Will Facebook Undo Privacy Laws?

Sharing so much information online may have knock on effects when its comes to government search and seizure law, expanding government power, says Yale's Information Society Project.

What's the Latest Development?


The trend called 'frictionless sharing', in which the newspaper articles you read and songs you listen to on third party sites is automatically posted to your Facebook profile, may create some troubling legal precedents, expanding the government's rights to monitor your information, says Yale's Information Society Project. The group's director, Margot Kaminski, has penned an article in the Wake Forest Law review explaining how anonymity has become increasingly decoupled from the Internet, due largely to Facebook's policy of using your real name. 

What's the Big Idea?

When it comes to the 4th Amendment, which protects civilians from unreasonable government search and seizure, the Supreme Court has consistently asked whether there is a 'reasonable expectation to privacy'. Currently, precedent on what you read has upheld that expectation of privacy when one checks out reading material at public libraries. But sharing information on Facebook 'voluntarily' may erode that protection. Government investigators are already allowed to go undercover on social media sites, posing as someone they are not. And the government need not necessarily obtain a warrant if Facebook decides to hand over your data for you.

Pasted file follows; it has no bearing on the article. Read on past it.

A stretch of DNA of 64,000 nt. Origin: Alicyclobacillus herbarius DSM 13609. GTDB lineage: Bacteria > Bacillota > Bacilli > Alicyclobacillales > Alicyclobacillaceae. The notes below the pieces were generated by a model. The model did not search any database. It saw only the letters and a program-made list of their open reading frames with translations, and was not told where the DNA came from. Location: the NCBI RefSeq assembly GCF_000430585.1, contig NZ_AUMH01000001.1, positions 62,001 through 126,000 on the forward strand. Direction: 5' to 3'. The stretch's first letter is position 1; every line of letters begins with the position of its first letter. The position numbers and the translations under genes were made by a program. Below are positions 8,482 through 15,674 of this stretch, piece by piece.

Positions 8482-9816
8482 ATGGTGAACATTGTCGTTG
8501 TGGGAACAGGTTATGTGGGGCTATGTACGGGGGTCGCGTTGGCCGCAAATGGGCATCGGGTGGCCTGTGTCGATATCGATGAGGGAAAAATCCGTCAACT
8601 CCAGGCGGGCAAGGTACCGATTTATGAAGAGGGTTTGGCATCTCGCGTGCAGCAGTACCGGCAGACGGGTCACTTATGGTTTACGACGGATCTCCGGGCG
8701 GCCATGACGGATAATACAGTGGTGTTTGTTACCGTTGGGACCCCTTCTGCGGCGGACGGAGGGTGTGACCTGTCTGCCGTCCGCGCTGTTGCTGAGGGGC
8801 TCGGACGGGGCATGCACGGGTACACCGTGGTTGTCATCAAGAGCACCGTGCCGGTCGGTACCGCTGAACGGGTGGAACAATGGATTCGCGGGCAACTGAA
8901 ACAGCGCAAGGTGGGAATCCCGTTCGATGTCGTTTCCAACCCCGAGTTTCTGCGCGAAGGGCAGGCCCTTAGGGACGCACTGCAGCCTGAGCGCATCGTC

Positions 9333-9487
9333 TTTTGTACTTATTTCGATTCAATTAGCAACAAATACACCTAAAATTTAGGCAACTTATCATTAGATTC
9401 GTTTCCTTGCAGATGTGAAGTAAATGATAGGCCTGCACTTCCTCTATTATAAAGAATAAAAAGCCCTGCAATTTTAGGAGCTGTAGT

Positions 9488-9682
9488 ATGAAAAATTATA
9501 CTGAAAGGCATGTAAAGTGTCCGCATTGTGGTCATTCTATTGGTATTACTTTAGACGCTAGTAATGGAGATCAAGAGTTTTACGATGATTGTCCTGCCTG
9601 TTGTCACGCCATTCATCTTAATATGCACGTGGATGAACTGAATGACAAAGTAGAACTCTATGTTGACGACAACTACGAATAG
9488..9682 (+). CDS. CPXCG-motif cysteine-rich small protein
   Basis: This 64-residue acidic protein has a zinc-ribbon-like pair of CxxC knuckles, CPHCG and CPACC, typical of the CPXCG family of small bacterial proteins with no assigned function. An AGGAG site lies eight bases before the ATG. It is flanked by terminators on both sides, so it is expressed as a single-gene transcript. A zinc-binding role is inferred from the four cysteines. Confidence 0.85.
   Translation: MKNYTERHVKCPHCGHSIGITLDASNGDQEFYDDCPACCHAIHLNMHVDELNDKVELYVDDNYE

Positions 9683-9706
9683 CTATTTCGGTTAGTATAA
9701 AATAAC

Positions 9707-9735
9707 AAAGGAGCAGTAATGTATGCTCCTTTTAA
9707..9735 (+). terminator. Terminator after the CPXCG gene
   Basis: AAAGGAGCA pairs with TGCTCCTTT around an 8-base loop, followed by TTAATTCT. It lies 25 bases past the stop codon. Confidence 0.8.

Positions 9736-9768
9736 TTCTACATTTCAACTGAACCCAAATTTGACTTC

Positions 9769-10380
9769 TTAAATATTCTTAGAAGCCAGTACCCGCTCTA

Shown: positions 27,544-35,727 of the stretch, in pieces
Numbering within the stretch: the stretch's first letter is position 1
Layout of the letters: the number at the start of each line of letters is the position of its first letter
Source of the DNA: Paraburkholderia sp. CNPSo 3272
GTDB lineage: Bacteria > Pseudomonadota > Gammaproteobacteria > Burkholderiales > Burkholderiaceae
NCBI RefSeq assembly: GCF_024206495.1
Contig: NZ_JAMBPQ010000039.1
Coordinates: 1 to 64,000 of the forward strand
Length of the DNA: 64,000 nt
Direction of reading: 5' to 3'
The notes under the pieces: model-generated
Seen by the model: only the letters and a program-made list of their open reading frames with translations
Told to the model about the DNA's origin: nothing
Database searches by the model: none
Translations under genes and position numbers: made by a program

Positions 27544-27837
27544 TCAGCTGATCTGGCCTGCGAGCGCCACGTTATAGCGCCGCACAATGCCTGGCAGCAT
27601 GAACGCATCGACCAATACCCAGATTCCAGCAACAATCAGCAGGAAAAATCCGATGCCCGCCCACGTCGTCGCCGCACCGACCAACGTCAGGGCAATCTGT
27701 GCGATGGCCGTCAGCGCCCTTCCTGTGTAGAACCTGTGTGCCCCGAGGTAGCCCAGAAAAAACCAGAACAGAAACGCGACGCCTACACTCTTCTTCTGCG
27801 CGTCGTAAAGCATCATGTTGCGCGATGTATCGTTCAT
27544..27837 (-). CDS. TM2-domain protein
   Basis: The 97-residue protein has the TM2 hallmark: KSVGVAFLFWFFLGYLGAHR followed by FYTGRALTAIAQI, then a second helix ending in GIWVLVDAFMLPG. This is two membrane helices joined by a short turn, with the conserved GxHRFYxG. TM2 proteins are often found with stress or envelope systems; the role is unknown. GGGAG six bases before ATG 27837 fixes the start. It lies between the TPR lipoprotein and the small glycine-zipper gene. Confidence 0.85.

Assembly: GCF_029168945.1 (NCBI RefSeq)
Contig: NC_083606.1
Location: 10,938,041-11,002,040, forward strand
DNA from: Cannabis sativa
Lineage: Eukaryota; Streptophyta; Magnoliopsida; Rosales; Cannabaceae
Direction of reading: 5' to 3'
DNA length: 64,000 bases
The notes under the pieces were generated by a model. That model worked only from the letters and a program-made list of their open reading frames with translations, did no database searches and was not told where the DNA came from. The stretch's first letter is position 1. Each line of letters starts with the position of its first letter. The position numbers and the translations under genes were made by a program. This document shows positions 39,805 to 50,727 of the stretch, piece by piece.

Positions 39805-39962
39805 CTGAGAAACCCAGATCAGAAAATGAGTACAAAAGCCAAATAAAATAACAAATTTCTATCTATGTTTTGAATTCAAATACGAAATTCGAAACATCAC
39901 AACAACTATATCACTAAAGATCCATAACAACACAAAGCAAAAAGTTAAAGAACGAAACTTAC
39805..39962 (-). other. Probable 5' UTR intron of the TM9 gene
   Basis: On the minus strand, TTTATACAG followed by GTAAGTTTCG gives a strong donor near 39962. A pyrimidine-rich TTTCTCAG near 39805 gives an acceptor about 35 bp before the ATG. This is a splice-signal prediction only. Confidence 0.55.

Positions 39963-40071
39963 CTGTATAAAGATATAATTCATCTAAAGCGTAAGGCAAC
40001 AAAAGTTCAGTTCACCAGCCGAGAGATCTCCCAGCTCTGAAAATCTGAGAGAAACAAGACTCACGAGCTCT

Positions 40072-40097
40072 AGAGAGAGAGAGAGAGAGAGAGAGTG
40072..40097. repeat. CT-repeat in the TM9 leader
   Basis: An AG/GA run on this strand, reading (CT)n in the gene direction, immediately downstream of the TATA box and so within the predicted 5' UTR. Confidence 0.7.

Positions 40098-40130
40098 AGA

Photo credit: shutterstock.com

'Upstreamism': Your zip code affects your health as much as genetics

Upstreamism advocate Rishi Manchanda calls us to understand health not as a "personal responsibility" but a "common good."

Sponsored by Northwell Health
  • Upstreamism tasks health care professionals to combat unhealthy social and cultural influences that exist outside — or upstream — of medical facilities.
  • Patients from low-income neighborhoods are most at risk of negative health impacts.
  • Thankfully, health care professionals are not alone. Upstreamism is increasingly part of our cultural consciousness.
Keep reading Show less

Elizabeth Warren's plan to forgive student loan debt could lead to an economic boom

A plan to forgive almost a trillion dollars in debt would solve the student loan debt crisis, but can it work?

Photo credit: Drew Angerer / Getty Images
Politics & Current Affairs
  • Sen. Elizabeth Warren has just proposed a bold education reform plan that would forgive billions in student debt.
  • The plan would forgive the debt held by more than 30 million Americans.
  • The debt forgiveness program is one part of a larger program to make higher education more accessible.
Keep reading Show less

Scientists discover how to trap mysterious dark matter

A new method promises to capture an elusive dark world particle.

Surprising Science
  • Scientists working on the Large Hadron Collider (LHC) devised a method for trapping dark matter particles.
  • Dark matter is estimated to take up 26.8% of all matter in the Universe.
  • The researchers will be able to try their approach in 2021, when the LHC goes back online.
Keep reading Show less

Supreme Court to hear 3 cases on LGBT workplace discrimination

In most states, LGBTQ Americans have no legal protections against discrimination in the workplace.

(Photo by Andres Pantoja/SOPA Images/LightRocket via Getty Images)
Politics & Current Affairs
  • The Supreme Court will decide whether the Civil Rights Act of 1964 also applies to gay and transgender people.
  • The court, which currently has a probable conservative majority, will likely decide on the cases in 2020.
  • Only 21 states and the District of Columbia have passed laws effectively extending the Civil Rights of 1964 to gay and transgender people.
Keep reading Show less